Then she started to share her story of living out of a van for years with her daughter while the daughter attended Le Jardin Academy in Kailua. She would drive to Waiʻanae every week to do laundry at a friends house to wake up the next morning to leave by 430AM in order to beat the traffic and for her daughter to get to school on time.
I stood there listening. She was calm and didn’t blame anyone or anything.
Slowly, people started to trickle in and each with their own story. My parents arrived and came to the front of the room to embrace me. It helped me calm down because I was feeling quite overwhelmed with the stories from others in the audience. It was definitely a different audience than my first talk at Na Mea Hawaii in Honolulu.
Laurie asked for everyone’s attention and welcomed me with a lei pua kalaunu, Waiʻanae purple crown flower lei , which is by far one of my favorites. She shared how she came across my blog and was intrigued by my Ku Lifestyle that I talk about, curious about what I had to say, didn’t know what to expect, and then she gave the floor to me.
I began and introduced myself. Then I became totally honest with my audience and told them that I feel out of my comfort zone being out in Waiʻanae all the way from Kailua. They all laughed because they understood that not many people go out to that side very often.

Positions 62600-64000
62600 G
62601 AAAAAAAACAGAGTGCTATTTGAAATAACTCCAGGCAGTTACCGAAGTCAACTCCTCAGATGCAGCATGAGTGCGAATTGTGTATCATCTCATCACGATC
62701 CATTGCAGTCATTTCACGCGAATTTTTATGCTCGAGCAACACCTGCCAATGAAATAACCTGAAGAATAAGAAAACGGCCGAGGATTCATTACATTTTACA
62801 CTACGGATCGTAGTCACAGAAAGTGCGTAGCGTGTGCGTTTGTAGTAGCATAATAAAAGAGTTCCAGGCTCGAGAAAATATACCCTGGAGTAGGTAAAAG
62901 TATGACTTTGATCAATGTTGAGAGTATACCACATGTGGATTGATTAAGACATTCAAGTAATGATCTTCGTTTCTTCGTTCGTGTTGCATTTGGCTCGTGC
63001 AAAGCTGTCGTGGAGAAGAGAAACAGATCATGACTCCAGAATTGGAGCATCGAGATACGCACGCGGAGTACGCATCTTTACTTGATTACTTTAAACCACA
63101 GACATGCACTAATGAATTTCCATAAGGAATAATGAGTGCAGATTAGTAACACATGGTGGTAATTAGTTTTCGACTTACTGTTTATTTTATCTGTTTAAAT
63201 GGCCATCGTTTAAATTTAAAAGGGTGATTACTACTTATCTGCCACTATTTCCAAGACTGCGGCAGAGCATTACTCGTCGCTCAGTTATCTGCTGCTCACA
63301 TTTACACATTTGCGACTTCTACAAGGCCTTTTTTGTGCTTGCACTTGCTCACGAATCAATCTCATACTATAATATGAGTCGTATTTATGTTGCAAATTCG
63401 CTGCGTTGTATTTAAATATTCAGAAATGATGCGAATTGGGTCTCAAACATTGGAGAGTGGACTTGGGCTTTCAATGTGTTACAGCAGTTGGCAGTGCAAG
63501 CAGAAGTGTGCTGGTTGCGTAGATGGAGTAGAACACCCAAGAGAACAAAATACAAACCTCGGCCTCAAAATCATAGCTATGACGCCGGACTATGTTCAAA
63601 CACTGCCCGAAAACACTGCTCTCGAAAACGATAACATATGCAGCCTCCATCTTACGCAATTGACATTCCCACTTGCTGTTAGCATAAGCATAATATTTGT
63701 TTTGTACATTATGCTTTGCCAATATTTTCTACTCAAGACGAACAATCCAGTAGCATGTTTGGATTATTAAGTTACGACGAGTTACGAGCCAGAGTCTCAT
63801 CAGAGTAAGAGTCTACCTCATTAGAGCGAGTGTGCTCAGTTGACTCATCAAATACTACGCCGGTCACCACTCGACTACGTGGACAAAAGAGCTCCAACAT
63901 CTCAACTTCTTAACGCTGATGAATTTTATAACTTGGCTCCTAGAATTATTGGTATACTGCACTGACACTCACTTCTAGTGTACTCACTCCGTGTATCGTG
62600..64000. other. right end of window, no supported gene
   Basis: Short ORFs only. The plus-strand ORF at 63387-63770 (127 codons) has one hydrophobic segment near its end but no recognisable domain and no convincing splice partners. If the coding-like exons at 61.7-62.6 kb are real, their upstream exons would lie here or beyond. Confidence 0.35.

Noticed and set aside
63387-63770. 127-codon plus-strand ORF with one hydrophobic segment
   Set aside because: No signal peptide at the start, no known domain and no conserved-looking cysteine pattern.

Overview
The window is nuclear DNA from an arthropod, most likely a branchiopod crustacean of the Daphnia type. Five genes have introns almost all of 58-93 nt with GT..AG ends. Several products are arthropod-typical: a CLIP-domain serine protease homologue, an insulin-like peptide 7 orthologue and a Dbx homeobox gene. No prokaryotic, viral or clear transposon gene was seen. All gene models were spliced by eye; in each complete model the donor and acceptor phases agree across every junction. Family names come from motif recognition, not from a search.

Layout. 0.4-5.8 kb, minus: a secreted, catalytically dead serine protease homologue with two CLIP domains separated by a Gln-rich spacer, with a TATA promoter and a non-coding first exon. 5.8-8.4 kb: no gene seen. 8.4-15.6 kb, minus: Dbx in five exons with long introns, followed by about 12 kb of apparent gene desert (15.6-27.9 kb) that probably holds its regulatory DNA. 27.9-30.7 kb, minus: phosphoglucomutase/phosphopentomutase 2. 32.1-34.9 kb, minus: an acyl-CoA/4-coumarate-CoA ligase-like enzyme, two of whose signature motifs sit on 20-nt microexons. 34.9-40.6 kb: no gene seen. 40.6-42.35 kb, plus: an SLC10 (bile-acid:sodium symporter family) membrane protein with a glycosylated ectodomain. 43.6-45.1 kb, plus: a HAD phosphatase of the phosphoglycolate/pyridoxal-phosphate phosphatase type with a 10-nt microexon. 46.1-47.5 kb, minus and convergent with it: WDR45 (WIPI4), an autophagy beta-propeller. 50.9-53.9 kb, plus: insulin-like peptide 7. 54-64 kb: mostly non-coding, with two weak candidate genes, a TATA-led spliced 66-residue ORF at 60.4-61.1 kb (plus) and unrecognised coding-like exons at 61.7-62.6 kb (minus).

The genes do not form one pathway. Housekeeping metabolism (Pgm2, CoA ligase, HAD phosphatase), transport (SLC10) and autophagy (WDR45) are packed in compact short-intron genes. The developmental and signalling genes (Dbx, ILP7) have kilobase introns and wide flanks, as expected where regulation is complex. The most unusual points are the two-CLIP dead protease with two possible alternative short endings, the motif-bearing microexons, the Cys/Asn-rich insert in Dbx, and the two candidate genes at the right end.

I shared the feelings I had on my drive; self-doubt, uncertainty, fear, and more. But then something clicked within my na’au, soul.
Looking at the mountains and seeing the familiar beaches from my youth on my way into Waiʻanae calmed my mind.
My wife next to me the whole way; she helped me put my books in a nicer bag than I had them in, checked on me while in the car looking over my notes, and sensed my self-doubt while I stood in the library and held my arm.
Then I thought of how my parents, who also took time out of their Saturday to drive to Waianae from Kailua, walked in the room smiling and embraced me.
All of this going on in my mind during my introduction that was unplanned.
As I looked around the room, I mentioned that I was brought there to help them find their mana but yet in order for me to do so, I had to build my own.
Depending on where you are and the people you have around, your Mana can vary. It is my hope that my Mana with the athletes I train, the friends I have, and the people I see on a frequent basis, is on a high level.
But there I was out in Waiʻanae speaking to people who had no clue who I was, what I do, and more importantly why what I had to say was so important for them to listen to. To them, my Mana was still on the lower level.
While my audience listened, nodded their heads and smiled, I began to feel calm and relaxed. During my talk I stood up, moved around, laughed at myself, showed the beginning of a ha’a, and probably rambled a bit.
At the end of my talk, many people from the audience came up to say thank you, shared a bit more of their story, and asked if they could purchase my book and if I could sign it.
Mari stood on the side watching me and my parents sat in the back – my sources of Mana.
Wherever you go, you want to build up your Mana but leave a bit behind. When you enter a room, you want to leave a positive and influential impression.
I entered Waiʻanae feeling very low of Mana but left Waianae a bigger and stronger person.
For that – Mahalo Waiʻanae.
Go out and Live Ku!
Interested in having me come in and talk to your group/organization, you can find more information HERE.